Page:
Lack of ND filter. This was a bit of a sticking point for me when choosing this camera. I know Panasonic have decided they don’t need to include one as the electronic shutter can achieve very fast speeds. But, unfortunately this doesn’t help with the other use of an ND filter; to allow deliberate use of slower shutter speeds to blur water, etc.
In the end, I decided that I could live without an ND filter, but there were a couple of times [for example while visiting a gardens with some spectacular fountains] that I did feel the lack of it.
I was really disappointed with the fiddly nature of the WiFi functionality on the G7X and was looking forward to the Panasonic equivalent, especially given most of the reviews I’d read were quite complimentary about it.
Unfortunately I wasn’t too impressed. When connected the software works well and offers a lot of control over the camera. But the process of actually connecting is a right pain in the nether regions and quite often requires either quitting and relaunching the app on my phone, or disconnecting and reconnecting the camera WiFI hotspot.
Then there’s the whole process of saving connection info as a Favourite in the camera WiFi settings. It’s completely baffling to me why you have to save each 'reason' you want to connect to the camera as a different setting. ie. if you want to connect to your smartphone so it can control the camera, that’s one setting you save as a favourite. If you want to connect to your smartphone to send images from the camera, that needs saving as a separate favourite. Then you have to save another two favourites if you want to connect through your router, rather than peer-to-peer [although that’s a bit more understandable]
What made this so infuriating that I came close to throwing the camera against a wall was that, when trying to set up the WiFi I had to enter my connection details manually each time and I have a v-e-e-r-y long WiFi password made of a mixture of letters and numbers. Typing this on the' tappy-tappy-tappy til you get the letter you want' on-screen keyboard is an infuriating experience at the best of times. But made all the more so by the fact that if you make a mistake typing the password or the camera can’t connect to your network for whatever reason it just completely discards everything you’ve typed in up to that point, rather than saving it and allowing you to edit it or try again later. And it gives no indication as to why the connection failed. Is the camera not picking up my WiFi signal? Did I make a mistake typing in the password? Who knows. Back to the drawing board to painstakingly enter all the info again.
The Things Which Are Supposed to Be Bad But Which I Thought Were Actually Quite Good
One of the things I did like about the G7X MkII I had before was the 24-100mm [eq] zoom, compared to a mere 24-72mm [eq] on the LX15. However, when you switch to shooting in 4K [whether photo or video] the LX15 takes a crop from the sensor which changes the effective focal length of the lens to 36-108mm [eq].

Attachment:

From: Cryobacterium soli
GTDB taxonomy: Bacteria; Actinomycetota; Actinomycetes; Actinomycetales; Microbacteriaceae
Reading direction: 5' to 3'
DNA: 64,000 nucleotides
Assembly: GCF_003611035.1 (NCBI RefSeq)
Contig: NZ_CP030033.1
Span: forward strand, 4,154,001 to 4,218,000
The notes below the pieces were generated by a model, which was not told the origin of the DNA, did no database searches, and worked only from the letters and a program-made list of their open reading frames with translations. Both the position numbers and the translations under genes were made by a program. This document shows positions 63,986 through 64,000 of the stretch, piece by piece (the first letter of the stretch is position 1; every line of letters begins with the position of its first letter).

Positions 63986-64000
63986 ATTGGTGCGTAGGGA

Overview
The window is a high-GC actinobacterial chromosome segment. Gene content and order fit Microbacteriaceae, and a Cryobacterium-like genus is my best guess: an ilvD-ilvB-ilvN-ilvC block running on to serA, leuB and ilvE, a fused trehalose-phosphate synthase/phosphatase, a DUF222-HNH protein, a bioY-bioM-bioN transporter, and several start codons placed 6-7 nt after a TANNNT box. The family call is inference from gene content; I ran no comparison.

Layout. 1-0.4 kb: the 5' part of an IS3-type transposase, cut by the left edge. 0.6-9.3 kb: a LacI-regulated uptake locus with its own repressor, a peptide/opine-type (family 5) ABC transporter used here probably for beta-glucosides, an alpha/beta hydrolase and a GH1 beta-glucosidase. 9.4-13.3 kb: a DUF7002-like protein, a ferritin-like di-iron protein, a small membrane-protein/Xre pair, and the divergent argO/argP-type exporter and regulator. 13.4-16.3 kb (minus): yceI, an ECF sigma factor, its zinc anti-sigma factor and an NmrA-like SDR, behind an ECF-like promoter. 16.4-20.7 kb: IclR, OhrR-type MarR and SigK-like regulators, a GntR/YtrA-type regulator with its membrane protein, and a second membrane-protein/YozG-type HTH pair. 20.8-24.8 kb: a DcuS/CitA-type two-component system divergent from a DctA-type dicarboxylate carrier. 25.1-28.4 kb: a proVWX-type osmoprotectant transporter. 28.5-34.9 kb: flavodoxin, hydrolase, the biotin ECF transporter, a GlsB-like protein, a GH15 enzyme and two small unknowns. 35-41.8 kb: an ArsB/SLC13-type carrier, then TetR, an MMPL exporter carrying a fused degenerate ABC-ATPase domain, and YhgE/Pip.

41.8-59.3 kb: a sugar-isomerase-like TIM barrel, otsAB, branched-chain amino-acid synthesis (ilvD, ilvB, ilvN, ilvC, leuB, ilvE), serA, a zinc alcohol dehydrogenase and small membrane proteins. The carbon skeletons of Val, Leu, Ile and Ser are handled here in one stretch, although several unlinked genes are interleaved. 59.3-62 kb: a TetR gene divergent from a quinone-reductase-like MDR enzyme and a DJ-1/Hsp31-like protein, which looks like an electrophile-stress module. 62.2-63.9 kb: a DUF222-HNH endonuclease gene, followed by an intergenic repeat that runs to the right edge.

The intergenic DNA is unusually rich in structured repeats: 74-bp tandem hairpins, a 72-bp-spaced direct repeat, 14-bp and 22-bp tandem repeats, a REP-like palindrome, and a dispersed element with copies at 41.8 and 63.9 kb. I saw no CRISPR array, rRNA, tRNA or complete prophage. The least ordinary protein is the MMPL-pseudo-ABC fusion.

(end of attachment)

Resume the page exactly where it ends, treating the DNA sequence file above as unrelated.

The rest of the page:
Most reviewers point this out as a disadvantage, but I actually found it quite a quick and simple way to grab an extra 36mm of zoom, without resorting to menu diving for things like digital zoom or post-cropping my pics. Of course, you lose a fair bit of resolution this way. But, since I never print my photos out, only view them on screen, that’s not really a problem. They’re still more than adequately sized for on-screen use.
On/Off Switch. Most reviewers seem to hate this, citing the supposed hassle of not being able to just press the Play button on the back of the camera to simultaneously switch it on and boot into Play mode as with other cameras with an On/Off push-button rather than switch. The implication by some reviewers was that the LX15’s switch means you have to turn the camera on, wait for the lens to extend, then press Play and wait for the lens to retract.
In reality this is a non-issue: hold down the Play button on the back, flick the On/Off switch to On and release the Play button after about a second and the camera will switch on straight into Play mode, without the lens extending.
In fact, after using this setup I actually prefer the switch vs push-button approach now. The camera is usually in a pouch stuffed in my pocket and it’s good to know it’s much less likely to turn on accidentally and the lens try to extend with this switch arrangement, than it would be with a push-button.
Looking at the above, there are more negatives than positives. But that probably gives a bit of a false impression. It’s just that, when it comes to writing a review, the niggles tend to stick in your mind more than the things which work so smoothly you hardly think about them.
Overall, I’m pretty damned satisfied with my new LX15. It isn’t without its faults but unlike with the G7X Mk II which I bought and returned twice, I’m not feeling the unwelcome twinge of 'Buyer’s Remorse' this time. This one is definitely a keeper.